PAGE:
David Ros (all pictures by Albert Salamé)

David Ros becomes emotional when he says that his nephew, Jordi Ros, looks forward to receiving postcards at Soto del Real prison. He’s been a picture of calmness while recounting all the dramatic situations that have occurred, but now he hesitates for a few seconds. One can only imagine that he’s been momentarily thrown off kilter by the stark contrast between his nephew’s small wish –to receive some postcards– and a hostile reality in which he’s only allowed to receive two per week.

David Ros, an economist by profession, is the uncle of Jordi Ros, who was arrested in Sabadell [Barcelona] on 23 September [2019], accused out of the blue of belonging to an armed group and still held in solitary confinement in Soto del Real prison. David Ros was the first person to publicly denounce serious irregularities in relation to the arrest and imprisonment of both his nephew and the other detainees. Almost two months after the arrests, their rights continue to be violated. And now everything has been made much worse by the leaking to the media of video excerpts of the statements made [before the judge] by Jordi Ros and Ferran Jolis.

— What impact have the police leaks regarding your nephew Jordi Ros and the other detainees had on you?
— It’s been a shock and the information they’ve leaked has really upset the family. It’s been hurtful in two ways. Firstly, because we’ve discovered that they had microphones in the house, that everything was being recorded, that they were taking photos of the inside of the house from a considerable distance… That’s created a very strong sense of insecurity among the family members most directly affected: their partners. Although they’re keeping their cool, it’s been a real body blow because now they know for sure that they’ve been listened to in their homes around the clock. They’ve felt violated.

— That’s the part of the hurt caused to people. What about the other part?
— It’s the hurt caused by the way things have been explained to public opinion. The purpose of these video leaks is to create an incriminating narrative. It’s very unusual for statements to be leaked in this way. Our lawyer has explained it very clearly: if you don’t have an overall vision, you can’t reach any conclusion. They’ve filtered these excerpts of the statement in order to create opinion. What has been leaked is partial. I must stress that I haven’t seen the indictment because that’s the lawyer’s job and he’s currently examining it. Of the eight volumes that have been made available to him, he still has two left to examine, and there’s a ninth volume that still hasn’t been made available to him.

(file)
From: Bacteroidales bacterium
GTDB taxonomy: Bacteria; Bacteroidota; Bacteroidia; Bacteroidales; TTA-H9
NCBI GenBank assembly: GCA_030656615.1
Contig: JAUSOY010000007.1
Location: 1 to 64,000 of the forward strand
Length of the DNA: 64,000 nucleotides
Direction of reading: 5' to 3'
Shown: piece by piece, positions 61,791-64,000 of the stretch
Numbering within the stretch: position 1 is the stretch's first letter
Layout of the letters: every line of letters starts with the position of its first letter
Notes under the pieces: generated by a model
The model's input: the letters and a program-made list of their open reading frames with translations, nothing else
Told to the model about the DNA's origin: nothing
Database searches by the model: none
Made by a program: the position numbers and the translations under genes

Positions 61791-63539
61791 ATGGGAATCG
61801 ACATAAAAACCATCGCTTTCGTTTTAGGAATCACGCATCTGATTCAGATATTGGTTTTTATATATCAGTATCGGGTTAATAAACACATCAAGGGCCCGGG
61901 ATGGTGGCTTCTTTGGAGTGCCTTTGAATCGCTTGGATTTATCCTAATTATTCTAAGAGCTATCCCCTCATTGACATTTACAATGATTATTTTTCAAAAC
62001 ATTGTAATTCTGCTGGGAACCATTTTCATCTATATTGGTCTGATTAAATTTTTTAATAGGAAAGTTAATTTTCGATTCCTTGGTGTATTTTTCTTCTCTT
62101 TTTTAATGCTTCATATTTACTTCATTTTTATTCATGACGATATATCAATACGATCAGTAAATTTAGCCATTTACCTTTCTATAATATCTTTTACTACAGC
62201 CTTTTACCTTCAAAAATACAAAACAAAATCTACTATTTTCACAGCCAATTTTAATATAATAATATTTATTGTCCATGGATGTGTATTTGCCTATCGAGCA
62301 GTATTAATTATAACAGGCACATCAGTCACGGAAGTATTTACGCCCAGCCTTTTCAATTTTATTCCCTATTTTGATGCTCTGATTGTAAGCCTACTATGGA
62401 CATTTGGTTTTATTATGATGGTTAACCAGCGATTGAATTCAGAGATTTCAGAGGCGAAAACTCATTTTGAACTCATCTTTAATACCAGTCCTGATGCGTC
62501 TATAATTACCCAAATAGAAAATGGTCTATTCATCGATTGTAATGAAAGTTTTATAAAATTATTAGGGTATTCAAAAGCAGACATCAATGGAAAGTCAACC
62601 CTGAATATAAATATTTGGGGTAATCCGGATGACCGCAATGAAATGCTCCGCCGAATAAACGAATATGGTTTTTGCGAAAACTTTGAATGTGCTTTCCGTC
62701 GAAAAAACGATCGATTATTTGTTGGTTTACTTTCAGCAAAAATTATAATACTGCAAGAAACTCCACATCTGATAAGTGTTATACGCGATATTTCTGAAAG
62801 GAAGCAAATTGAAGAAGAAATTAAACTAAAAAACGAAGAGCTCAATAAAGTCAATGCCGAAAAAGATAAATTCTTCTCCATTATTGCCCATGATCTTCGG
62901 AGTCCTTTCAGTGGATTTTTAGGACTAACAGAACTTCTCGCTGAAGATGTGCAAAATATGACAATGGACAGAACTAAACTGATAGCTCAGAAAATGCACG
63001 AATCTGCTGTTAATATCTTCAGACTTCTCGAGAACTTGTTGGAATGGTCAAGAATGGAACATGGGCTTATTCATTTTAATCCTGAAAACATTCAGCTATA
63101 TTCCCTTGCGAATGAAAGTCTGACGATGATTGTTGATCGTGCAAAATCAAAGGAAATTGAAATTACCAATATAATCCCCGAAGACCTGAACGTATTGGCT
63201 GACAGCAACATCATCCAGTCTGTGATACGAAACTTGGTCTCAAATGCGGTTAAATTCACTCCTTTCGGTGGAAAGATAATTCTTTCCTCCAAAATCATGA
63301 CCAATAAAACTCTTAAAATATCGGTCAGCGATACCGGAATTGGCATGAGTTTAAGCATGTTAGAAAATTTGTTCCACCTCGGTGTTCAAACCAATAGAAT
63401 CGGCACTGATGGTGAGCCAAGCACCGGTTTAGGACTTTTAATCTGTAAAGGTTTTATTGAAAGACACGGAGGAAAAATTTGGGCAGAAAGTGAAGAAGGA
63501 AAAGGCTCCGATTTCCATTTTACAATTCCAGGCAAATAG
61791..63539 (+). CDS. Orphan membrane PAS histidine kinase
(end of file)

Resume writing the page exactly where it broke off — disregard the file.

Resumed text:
— How did you find out that the videos were doing the rounds on social networks?
— When my son saw it, he sent me a WhatsApp message saying: “Dad, that’s not Jordi. Something has happened here. That’s not the way he talks. The way he’s constructing his sentences indicates that he’s distressed, either because he hasn’t slept or because he’s been mistreated or he’s drugged.” When I watched it I didn’t recognise him. The first thing he does is apologise to the Spanish Civil Guard officers for making them work overtime. We find it hard to understand these statements because they scream Stockholm syndrome, which is the feeling we had the first time we went to see him. The lawyer described finding him in a “state of shock”. Something happened. We know him; he has sat where you’re sitting now. That’s not the way he talks. I have to admit that I started watching the video and had to stop it. I couldn’t watch it through to the end.

— Has he talked to you about it?
— Some of the other prisoners have explained more things; all he’s told us is that it was absolutely awful. He’s had lots of headaches, which he’s never had before. We’re convinced that from the moment the police forced entry into his home to the moment he entered prison, he was subjected to constant mistreatment. Not physical, because none of them say they were beaten, but he did have a gun pointed at his head and so did his brother, who was in the apartment when they forced entry, and who knows if they made him take [ingest] something.

— One of the first irregularities occurred during the search.
— Jordi was refurbishing his apartment and was living at his brother’s place. His brother had a pistol pointed at him and was forced to spend several hours sitting on the floor, on the stairs. As Jordi was being taken away, his brother said to him: “Collaborate, Jordi; otherwise they’ll beat us and arrest the entire family.” It seems that for Jordi this pressure has been very intense. They also told him that they’d arrest his parents. Bear in mind that once they’d finished searching his apartment they moved on to the home of his parents, who are 70 years old, and had them facing the wall for a good while. Afterwards, while their home was being turned upside down, they weren’t allowed to move.

— Can it be considered torture, what they’ve done to Jordi?